HMV Choice — At the remarkably young (for a jazzer) age of 32, Scots saxophonist Tommy Smith unleashes his 15th album. Bluesmith’s retrospective feel is due to both his seizing on the blues for inspiration (though 12-bar fanatics beware: this is pure hardcore jazz), and e reunion with master guitarist John Scofield, who guested on Smith’s first Blue Note label release a decade ago. Smith’s looked back to leap forward, and these 11 challenging cuts suggest more to come.

The Sunday Post — Tommy Smith’s new CD Blue Smith is well up to his high standards, with great jazz inspired by the blues. It’s out now on Linn Records.

Rough Guide — Flourishing on his current label after a brief spell with Blue Note, Scottish saxophonist Tommy Smith takes a break from his recent more concept-orientated approach to recording on this pleasingly informal yet utterly professional New York session. After his thorough-composed suites, collaborations with poets and ventures into smooth balladry and classical music, an album devoted to original blues – ringing the changes between funky shuffles, dreamy smooches, easy lopes and raunchy bustles – allows Smith the relax and stretch out in world-class company. His cultured, elegant sound blends well with John Scofield’s multi-textured guitar work, and the rich variety of the material makes this Smith’s most immediately appealing album for some time.

Sound Of Love

Monday, August 23rd, 2010

Tommy Smith "Sound of Love"featuring Tommy Smith (tenor saxophone), Kenny Barron (piano), Peter Washington (bass), Billy Drummond (drums)

  1. Johnny Come Lately
  2. Star Crossed Lovers
  3. In a Sentimental Mood
  4. Flower Is a Lovesome Thing
  5. Chelsea Bridge
  6. Isfahan
  7. Duke Ellington’s Sound of Love
  8. Sophisticated Lady
  9. Passion Flower
  10. Solitude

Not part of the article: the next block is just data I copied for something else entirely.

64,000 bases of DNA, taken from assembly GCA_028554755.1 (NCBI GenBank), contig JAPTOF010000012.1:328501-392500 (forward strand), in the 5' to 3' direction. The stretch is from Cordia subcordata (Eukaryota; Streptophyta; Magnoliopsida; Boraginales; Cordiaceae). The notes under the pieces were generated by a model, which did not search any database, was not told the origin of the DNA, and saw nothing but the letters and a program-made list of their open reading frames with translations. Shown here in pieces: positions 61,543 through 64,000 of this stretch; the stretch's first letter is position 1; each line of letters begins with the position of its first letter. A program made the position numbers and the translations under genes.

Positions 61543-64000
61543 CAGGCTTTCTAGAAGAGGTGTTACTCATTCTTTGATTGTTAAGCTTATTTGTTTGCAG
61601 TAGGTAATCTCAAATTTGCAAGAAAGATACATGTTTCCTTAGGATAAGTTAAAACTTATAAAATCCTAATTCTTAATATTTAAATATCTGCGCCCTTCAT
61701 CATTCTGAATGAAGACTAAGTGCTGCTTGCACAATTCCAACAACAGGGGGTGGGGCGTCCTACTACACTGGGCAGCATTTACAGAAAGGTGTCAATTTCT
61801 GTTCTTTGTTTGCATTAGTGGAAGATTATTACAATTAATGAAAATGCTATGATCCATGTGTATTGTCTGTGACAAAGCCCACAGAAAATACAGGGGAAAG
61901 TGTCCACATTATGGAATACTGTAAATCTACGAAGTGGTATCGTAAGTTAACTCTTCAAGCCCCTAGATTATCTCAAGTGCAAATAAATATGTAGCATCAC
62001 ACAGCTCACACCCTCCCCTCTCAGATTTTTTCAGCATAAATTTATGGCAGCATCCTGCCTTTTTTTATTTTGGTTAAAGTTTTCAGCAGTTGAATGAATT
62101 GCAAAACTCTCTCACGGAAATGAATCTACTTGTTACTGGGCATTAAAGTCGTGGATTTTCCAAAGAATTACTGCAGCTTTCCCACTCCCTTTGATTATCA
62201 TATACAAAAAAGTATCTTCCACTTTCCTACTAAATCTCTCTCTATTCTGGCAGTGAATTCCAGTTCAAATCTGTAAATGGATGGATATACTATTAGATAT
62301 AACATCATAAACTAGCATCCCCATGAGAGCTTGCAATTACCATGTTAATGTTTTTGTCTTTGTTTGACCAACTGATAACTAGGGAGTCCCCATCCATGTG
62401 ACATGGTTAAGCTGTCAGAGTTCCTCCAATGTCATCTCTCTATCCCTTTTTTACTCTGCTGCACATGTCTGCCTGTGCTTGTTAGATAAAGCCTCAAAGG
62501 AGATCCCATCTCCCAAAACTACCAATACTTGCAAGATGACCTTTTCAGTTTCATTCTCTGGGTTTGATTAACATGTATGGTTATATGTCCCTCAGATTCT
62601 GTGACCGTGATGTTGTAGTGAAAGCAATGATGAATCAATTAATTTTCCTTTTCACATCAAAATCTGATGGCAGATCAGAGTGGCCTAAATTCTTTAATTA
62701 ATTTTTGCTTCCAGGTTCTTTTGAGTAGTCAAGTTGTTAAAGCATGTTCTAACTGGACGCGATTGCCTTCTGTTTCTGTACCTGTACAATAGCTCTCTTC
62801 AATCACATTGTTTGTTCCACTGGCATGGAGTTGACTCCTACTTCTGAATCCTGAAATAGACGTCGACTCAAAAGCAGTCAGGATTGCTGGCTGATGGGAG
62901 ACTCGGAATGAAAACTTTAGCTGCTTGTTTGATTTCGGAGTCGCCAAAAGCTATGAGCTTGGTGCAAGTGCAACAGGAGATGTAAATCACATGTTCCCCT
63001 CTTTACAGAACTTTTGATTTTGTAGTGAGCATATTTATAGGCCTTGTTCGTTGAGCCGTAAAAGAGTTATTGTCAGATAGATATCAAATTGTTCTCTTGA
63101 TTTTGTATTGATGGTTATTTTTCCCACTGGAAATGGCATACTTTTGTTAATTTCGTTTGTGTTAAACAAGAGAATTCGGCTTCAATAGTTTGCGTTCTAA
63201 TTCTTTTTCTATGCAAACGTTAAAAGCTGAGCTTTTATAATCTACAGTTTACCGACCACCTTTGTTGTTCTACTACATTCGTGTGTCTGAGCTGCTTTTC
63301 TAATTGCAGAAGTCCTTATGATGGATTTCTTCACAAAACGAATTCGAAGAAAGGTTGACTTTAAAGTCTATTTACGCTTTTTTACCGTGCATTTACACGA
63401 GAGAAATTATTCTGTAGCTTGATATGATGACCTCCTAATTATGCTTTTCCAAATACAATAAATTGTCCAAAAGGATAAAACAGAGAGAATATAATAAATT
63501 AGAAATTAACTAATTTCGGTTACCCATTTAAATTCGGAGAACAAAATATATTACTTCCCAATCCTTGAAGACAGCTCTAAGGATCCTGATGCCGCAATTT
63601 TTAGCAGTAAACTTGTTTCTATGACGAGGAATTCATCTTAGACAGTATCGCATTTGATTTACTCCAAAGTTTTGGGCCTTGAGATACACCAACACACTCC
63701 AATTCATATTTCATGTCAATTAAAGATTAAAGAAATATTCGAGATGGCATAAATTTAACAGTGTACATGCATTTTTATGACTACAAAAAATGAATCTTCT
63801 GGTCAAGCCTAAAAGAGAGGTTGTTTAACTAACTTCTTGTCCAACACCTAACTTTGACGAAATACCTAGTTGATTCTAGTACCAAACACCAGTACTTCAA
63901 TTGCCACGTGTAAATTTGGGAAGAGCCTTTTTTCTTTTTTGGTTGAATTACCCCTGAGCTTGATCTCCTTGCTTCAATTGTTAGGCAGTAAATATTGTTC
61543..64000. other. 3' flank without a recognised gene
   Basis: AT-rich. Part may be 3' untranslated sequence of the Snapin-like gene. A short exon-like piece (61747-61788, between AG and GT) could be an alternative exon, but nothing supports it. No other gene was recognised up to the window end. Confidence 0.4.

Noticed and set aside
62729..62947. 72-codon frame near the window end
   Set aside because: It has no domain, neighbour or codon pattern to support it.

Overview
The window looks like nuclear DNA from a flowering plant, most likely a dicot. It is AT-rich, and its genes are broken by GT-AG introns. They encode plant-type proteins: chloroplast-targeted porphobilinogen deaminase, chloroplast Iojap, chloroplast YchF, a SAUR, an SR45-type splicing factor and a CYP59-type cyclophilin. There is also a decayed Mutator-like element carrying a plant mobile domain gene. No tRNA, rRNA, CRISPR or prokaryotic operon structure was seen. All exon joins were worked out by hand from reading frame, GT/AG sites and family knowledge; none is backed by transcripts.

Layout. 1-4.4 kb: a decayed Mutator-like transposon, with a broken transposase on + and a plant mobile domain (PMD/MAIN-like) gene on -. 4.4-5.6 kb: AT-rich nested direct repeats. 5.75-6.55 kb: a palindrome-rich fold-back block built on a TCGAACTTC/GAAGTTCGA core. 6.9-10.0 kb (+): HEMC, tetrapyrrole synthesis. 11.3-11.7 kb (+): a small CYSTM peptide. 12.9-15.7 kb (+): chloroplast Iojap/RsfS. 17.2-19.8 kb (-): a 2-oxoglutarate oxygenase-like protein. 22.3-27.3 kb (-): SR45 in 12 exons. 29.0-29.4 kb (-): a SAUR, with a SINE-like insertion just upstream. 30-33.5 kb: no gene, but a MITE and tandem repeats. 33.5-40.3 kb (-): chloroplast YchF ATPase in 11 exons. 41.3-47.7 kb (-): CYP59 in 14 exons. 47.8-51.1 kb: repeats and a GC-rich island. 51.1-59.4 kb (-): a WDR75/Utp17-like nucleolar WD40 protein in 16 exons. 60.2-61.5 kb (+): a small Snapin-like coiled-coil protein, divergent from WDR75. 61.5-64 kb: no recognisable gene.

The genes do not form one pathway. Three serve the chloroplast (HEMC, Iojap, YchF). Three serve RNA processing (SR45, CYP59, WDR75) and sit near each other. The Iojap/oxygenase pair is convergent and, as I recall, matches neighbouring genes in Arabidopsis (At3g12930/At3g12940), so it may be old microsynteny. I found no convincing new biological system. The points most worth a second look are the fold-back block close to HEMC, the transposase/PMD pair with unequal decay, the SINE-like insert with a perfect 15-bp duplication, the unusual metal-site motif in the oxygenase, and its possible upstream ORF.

11. Prelude to a Kiss
  12. Cottontail


Monday, August 23rd, 2010

Tommy Smith "Gymnopédie"featuring Tommy Smith (tenor saxophone), Murray McLachlan (piano)

  1. Gymnopedie
  2. Bagpipe Music
  3. Gnossienne No.1
  4. Children’s Song No.7
  5. Arietta
  6. Children’s Song No.6
  7. Notturno
  8. Bulgarian Rhythm No.1
  9. Gnossiene No.3
  10. Je Te Veux

Hall Of Mirrors (Tommy Smith 1993)

  1. Mirror Talk
  2. The Looking Glass
  3. There is a Mirror Only You Can See
  4. Hologram

Dreaming With Open Eyes (Tommy Smith 1995, inspired by Mike Tucker’s book “Dreaming With Open Eyes”)

  1. Call of the Shaman
  2. The Promise and the Search
  3. A Heap of Broken Images
  4. Journeys Home, Destination Unknown


Inverness Courier — Powerful yet lyrical works, they offer opportunities for improvisation and Smith employs a jazzman’s expressive tone to haunting and thrilling effect.

Inverness Courier — The Scottish jazz saxophonist, composer and orchestra leader works frequently with the Scottish Chamber Orchestra, the BT Scottish Ensemble and pianist Murray McLachlan who accompanies him on this programme of music by Satie, Bartok, Grieg and the jazz pianist Chick Corea, tasty morsels which are appetisers for more substantial fare – Smith’s two sonatas for saxophone and piano whose influences range from Prokofiev to the Norwegian saxophonist Jan Garbarek and songwriter Eubie Blake. Powerful yet lyrical works, they offer opportunities for improvisation and Smith employs a jazzman’s expressive tone to haunting and thrilling effect.

Burton Daily Mail — Thus jazz saxophonist Tommy Smith, along with leading classical concert pianist Murray McLachlan, are superb on Smith’s first classical album, Gymnopedie (Linn Records CD). The title track is one of three haunting compositions from Erik Satie. There are two from Bela Bartok, who himself was inspired by the folk music of Eastern Europe, two from Edward Greig and two from Chick Corea. This CD will be remembered however for the two sonatas written by Smith himself for sax and piano. Each is of four movements, and a wide range of moods and emotions is con jured up by these two remarkable musicians. These two works, Hall of Mirrors and Dreaming with Open Eyes, deserve the full attention of classical buffs.